Eric Lindros has seen it from both sides.
The six-foot-four, 240-pounder earned his lunch during his time in the NHL by using his massive frame and furious physicality to create space. Pairing his willingness and ability to lay the body with a natural goal-scoring and playmaking touch, Lindros went on to record 861 points in just 760 career games.
Taking as many big checks as he dished out over his 14-year NHL stint, however, took a toll on The Big E and was the major factor leading to his early retirement and steep decline in production late in No. 88’s career.
Last week at the See The Light concussion symposium in London, Ontario, Lindros made clear his current feelings on physicality in the game while suggesting a somewhat surprising and very radical rule change that could drastically reduce concussion rates and traumatic brain injuries.
Lindros said it’s time for the National Hockey League to completely remove body contact.
“Let’s get right to it. You talk about me playing. I love hockey and I continue playing hockey. But it’s funny — the hockey I was playing all those years was really physical, and I have just as much fun (these days), but we don’t run into one another. We’re still having as much fun, the same enjoyment of it,” Lindros said, according to Michael Traikos of The National Post.
“We know concussions are down in a league without contact.”
It isn’t the first time the former Flyers, Rangers, Stars and Maple Leafs forward has requested a call to action from Gary Bettman and the NHL. In an interview posted by the Toronto Sun in February, Lindros called on the league to provide increased funding to basic concussion research:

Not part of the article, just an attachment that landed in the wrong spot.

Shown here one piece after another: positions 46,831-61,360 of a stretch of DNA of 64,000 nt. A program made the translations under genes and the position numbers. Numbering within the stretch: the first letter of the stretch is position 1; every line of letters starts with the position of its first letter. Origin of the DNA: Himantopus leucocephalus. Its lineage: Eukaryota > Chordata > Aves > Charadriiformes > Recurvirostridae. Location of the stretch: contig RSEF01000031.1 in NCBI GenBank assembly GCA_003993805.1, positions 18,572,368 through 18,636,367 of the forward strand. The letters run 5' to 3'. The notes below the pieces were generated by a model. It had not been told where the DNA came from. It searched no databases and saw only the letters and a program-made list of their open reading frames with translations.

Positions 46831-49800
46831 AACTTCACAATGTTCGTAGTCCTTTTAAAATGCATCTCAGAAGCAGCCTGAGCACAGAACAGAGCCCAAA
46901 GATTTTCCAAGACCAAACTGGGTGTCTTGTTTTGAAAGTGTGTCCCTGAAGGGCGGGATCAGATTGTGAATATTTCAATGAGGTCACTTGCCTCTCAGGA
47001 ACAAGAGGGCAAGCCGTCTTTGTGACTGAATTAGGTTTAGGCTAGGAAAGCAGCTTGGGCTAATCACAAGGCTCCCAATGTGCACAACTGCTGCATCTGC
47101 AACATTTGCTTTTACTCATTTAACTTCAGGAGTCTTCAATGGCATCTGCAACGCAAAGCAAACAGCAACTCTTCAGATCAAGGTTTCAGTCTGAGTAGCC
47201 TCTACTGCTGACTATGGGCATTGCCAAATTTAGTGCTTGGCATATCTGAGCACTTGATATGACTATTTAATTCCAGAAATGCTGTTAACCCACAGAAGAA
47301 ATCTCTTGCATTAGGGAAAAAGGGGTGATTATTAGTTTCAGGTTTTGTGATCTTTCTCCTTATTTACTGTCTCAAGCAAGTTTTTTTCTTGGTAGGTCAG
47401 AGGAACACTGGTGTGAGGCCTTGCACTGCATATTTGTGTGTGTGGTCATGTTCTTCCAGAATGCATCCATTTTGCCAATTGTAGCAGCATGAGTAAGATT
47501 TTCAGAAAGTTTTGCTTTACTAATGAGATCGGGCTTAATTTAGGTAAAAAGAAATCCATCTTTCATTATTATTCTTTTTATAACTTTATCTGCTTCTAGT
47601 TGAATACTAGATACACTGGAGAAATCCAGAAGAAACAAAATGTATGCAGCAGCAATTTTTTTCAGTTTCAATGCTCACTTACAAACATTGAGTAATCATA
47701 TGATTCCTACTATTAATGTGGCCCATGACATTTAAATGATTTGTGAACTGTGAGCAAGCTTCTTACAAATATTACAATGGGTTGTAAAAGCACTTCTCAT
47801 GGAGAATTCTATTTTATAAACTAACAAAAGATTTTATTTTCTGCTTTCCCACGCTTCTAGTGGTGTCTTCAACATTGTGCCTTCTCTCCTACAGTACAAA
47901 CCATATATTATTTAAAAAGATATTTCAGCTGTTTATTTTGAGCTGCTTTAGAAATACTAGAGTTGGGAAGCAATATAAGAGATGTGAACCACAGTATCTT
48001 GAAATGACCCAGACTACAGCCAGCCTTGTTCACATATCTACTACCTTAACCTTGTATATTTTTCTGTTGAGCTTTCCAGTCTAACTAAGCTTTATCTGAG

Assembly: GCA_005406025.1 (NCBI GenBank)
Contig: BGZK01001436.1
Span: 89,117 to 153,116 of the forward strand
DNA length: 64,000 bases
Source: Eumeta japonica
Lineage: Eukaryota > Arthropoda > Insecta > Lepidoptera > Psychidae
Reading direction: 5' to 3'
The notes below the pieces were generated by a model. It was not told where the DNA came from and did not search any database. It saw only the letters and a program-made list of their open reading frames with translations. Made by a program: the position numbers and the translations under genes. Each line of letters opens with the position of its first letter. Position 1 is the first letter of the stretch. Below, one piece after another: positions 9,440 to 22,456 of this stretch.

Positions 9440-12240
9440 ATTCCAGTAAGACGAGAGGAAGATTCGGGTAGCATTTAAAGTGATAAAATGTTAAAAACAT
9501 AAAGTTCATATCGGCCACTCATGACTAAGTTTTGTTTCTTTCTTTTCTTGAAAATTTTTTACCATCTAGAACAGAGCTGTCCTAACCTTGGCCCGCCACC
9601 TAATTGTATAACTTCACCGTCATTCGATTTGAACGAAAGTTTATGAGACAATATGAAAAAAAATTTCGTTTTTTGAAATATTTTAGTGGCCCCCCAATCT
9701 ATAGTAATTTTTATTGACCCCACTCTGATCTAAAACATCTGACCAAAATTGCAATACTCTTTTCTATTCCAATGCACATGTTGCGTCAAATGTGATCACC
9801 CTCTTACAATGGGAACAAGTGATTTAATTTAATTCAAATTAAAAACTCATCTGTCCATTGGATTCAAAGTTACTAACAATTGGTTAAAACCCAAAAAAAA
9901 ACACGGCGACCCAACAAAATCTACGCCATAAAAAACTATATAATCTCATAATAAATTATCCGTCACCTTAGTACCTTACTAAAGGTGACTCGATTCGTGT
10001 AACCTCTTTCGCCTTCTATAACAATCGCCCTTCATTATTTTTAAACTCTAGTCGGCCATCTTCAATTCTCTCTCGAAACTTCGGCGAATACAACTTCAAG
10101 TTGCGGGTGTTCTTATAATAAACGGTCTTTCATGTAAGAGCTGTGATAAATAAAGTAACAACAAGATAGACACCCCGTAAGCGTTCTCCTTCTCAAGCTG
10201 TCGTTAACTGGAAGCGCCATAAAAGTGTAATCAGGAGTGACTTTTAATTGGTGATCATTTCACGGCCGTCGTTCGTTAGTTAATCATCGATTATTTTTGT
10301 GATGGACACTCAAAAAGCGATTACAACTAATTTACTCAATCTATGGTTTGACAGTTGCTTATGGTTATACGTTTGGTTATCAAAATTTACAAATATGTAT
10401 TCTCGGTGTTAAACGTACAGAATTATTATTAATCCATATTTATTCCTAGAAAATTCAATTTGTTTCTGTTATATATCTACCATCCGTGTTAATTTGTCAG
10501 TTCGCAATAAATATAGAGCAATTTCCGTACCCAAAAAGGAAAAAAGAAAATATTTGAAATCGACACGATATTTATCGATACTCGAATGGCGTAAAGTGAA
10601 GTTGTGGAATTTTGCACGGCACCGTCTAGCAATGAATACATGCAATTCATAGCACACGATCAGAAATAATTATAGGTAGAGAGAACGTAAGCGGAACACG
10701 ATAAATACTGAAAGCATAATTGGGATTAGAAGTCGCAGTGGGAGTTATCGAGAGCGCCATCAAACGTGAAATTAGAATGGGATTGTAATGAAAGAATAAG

Also speaking up on the subject was fellow Hall of Famer and outspoken concussion advocate Ken Dryden, who researched the topic heavily for his 2017 book titles “The Life and Death of Steve Montador”, and the “Future of Hockey”. The former NHL netminder also put Gary Bettman to the coals a few months ago while suggesting all headshots should be penalized severely and eliminated from the game.
Dryden elaborated on why the constantly-changing pace of the game makes the risk of concussions now greater than ever before, especially compared to the 40s, 50s and 60s.
“There’s all kinds of space, there’s all kinds of time. There are many fewer collisions … There was no such phrase of finishing your check. That was the nature of the game. As the years have gone on, the shifts have shortened and the speed has increased.”
By comparison, today’s game is a “relay race,” said Dryden. “You pass the baton to the next player and it’s another 38 (second shift). For 60 seconds, you don’t stop. It means there’s much less time, much less space and much more collisions and much more forceful collisions,” he said, according to Traikos.
The comments of both former players came on the same day the NHLPA announced a joint donation of $3.125 million would allocated towards better understanding concussion and brain injuries.
It was Lindros himself who approached the Players’ Association in 2015 with a pitch to begin a fundraising challenge for concussion research.